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Peace Accord Signatories to Hold Talks With Myanmar State Counselor, Military Chief

Published Oct 06, 2018
Updated Jul 04, 2020

Myanmar State Counselor Aung San Suu Kyi, the country’s military chief, and representatives from ethnic armed groups that have signed the government’s nationwide cease-fire accord will discuss basic principles for a future federal system of governance and a one-army policy when they meet on Oct. 15, leaders who are involved in the process said Friday.

The de facto leader of the Southeast Asian nation, commander-in-chief Senior General Min Aung Hlaing, and ethnic army leaders will hold their discussions in the Poppa region of Kyaukpadaung township in central Myanmar’s Mandalay region, they said.

The meeting will be the first time that the heads of the government, military, and ethnic armed organizations have engaged in direct talks since the start of Myanmar’s peace process in 2011, though the ethnic armies have met separately with Aung San Suu Kyi and Min Aung Hlaing in the past.

Leader of all the ethnic armed groups have informed the government that they will attend the Oct. 15 meeting, although Lieutenant General Yawd Serk, commander-in-chief of the Shan State Army-South, said he is not sure whether he will be present.

“It was proposed that we hold the meeting in the Poppa region where it can be more informal, open, and friendly,” said Colonel Khun Okka, leader of the Pa-O National Liberation Army (PNLO). “Holding a meeting in [the capital] Naypyidaw would feel very official and not open.”

Zaw Htay, spokesman for the President’s Office, on Friday confirmed the participation of Min Aung Hlaing and said it was “a clear sign that the military’s relations with the government are positive.”

Government representatives held a preliminary meeting with their counterparts from the armed forces and ethnic armies earlier this week to urge them to attend the Oct. 15 event because it would be the first meeting with the state counselor and military chief, he said.

“Whether or not these ethnic leaders demonstrate political goodwill will be determined by their attendance at this meeting,” Zaw Htay said.

“If they attend, the problems that are hindering the peace process will be resolved,” he said. “If they avoid attending the meeting, the problems will never be resolved. We can say whether or not they really want peace by seeing who attends the meeting.”

‘It’s a good step’

Khun Myint Tun, chairman of the PNLO, said the participants must discuss basic principles and policies for a future federal system and talk about holding two rounds of peace negotiations in 2019.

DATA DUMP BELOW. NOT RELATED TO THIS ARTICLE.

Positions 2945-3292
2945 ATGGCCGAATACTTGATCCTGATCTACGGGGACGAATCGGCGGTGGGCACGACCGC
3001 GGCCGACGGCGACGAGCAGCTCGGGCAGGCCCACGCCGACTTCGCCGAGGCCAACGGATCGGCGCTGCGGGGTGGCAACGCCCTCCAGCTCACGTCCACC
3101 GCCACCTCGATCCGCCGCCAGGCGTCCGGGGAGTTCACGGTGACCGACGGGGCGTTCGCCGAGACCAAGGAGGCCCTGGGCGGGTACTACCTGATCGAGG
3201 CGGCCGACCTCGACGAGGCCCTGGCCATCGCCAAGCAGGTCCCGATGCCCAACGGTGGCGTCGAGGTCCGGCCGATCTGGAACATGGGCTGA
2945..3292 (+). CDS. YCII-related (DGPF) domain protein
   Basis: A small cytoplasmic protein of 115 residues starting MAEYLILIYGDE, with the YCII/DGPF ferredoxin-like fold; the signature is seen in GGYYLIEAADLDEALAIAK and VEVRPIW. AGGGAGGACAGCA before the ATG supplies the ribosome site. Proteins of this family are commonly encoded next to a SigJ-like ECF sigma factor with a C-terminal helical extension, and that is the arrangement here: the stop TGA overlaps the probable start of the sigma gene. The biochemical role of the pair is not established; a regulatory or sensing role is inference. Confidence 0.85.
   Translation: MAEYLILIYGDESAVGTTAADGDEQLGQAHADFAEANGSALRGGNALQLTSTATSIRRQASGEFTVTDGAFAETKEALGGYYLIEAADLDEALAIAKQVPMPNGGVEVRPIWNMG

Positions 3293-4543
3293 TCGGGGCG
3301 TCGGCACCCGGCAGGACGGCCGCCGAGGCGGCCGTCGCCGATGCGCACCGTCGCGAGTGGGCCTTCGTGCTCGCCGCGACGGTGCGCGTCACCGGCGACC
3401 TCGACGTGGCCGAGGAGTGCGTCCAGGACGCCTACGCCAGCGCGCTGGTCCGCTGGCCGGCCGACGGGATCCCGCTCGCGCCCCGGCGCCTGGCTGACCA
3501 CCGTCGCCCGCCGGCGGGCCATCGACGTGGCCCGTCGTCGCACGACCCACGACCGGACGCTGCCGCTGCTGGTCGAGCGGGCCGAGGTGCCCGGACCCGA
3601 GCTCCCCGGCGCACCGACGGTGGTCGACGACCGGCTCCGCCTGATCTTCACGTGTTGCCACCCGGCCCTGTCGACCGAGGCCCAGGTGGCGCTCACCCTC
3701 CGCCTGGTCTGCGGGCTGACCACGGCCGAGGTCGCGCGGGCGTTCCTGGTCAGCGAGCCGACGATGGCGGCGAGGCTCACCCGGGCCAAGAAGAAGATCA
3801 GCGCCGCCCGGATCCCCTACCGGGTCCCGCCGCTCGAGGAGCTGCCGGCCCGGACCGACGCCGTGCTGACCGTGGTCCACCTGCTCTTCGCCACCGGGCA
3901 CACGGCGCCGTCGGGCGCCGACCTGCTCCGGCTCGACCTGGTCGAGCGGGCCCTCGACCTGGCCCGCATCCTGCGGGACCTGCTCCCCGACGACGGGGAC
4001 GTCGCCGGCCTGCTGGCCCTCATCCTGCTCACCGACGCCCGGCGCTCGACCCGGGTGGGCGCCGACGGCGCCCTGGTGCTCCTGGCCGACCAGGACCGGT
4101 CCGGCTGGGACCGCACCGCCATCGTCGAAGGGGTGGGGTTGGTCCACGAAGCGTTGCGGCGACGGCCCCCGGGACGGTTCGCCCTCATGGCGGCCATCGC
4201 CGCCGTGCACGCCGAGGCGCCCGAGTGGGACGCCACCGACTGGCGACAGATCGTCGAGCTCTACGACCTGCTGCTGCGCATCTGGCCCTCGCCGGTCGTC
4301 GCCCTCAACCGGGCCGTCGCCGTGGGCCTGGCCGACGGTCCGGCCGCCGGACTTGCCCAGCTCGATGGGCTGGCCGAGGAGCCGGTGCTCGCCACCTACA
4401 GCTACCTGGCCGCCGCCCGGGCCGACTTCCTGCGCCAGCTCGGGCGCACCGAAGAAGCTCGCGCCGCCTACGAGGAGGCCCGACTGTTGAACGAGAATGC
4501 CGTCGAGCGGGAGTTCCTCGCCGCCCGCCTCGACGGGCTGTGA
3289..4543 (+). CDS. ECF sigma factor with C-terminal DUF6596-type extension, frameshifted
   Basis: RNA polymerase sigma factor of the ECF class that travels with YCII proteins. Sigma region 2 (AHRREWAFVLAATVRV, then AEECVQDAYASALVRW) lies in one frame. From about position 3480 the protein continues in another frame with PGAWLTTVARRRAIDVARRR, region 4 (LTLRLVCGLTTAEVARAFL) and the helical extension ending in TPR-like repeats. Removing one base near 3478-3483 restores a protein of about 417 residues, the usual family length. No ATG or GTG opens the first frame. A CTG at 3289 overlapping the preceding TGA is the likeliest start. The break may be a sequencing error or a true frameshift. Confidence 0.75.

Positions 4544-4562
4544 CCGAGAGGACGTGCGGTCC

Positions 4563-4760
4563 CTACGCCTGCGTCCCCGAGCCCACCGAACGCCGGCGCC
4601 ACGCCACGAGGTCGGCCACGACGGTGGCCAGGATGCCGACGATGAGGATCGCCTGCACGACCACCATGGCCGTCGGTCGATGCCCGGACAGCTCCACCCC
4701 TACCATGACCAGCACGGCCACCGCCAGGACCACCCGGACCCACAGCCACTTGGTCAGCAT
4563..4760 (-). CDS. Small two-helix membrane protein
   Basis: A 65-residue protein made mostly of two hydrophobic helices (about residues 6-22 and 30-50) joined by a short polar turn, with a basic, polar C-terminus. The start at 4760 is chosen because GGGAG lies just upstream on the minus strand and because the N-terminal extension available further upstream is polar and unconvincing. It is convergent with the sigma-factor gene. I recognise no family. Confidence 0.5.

“We will discuss matters such as not seceding from the Union [of Myanmar] and other barriers to proceed with the peace process during the Oct. 15 meeting,” he told RFA’s Myanmar Service.

“I hope all parties are able to reach an overarching decision because the leaders who will attend this meeting are the ones who are the decision-makers,” he said.

Aung San Suu Kyi is spearheading the ruling National League for Democracy (NLD) government’s key peace initiative known as the 21st-Century Panglong Conference in a bid to end seven decades of civil war.

The government intended to hold the talks every six months after the initial round in August 2016, but the Rohingya Muslim crisis in Rakhine state and hostilities in Kachin and Shan states have stalled the process.

Sai Nyunt Lwin, general secretary of the Shan Nationalities League for Democracy (SNLD) party, said that talks in the past failed to yield desired results because low-level officials who participated in the discussions did not have the authority to make important decisions.

“So it’s good that top leaders will meet in this meeting,” he said. “They will discuss not seceding from the Union and security issues. It’s a good step.”

Naing Han Thar, chairman of the United Nationalities Federal Council (UNFC), the umbrella organization for ethnic militias that have not signed the nationwide cease-fire agreement (NCA), said although the participants will discuss policies for a future federal union, especially before the 2020 general elections, it is currently impossible to attain them given the military’s power.

“They will need to find an informal way to get want they want,” he said.

A democratic constitution

Mya Aye, one of the leaders of the pro-democracy 88 Generation Students Group, now known as the 88 Generation Peace and Open Society activist group, cast some doubt on the peace process, noting that the government has excluded other ethnic armies from the NCA, which 10 ethnic armed organizations have signed.

“To be frank, I don’t think this process will work, because the NCA is not all-inclusive,” he said.

He also said that a key component of peace is a constitution that reflects the federal system that the stakeholders are striving for.

“It would be best if the meeting is held to draft a democratic constitution that works for a federal union,” he said. “If it is, then the Panglong Peace conference will move forward as well.”

Myanmar’s current constitution, drafted in 2008 by a military junta that ruled the country, enshrines the power of the armed forces in politics by giving it control of three security and defense ministries and reserving a quarter of the seats in parliament for military officers.

During the third round of the Panglong Conference in July, Aung San Suu Kyi called for a new strategic vision to build a peace framework to end ongoing hostilities between the government military and ethnic armies, which have ravaged Myanmar’s ethnic minority-populated border regions and driven tens of thousands of civilians from their homes.

To date, the parties to the talks have agreed on 51 basic principles involving the political sector, the economy, and land matters, but they have yet to reach an accord on the security sector.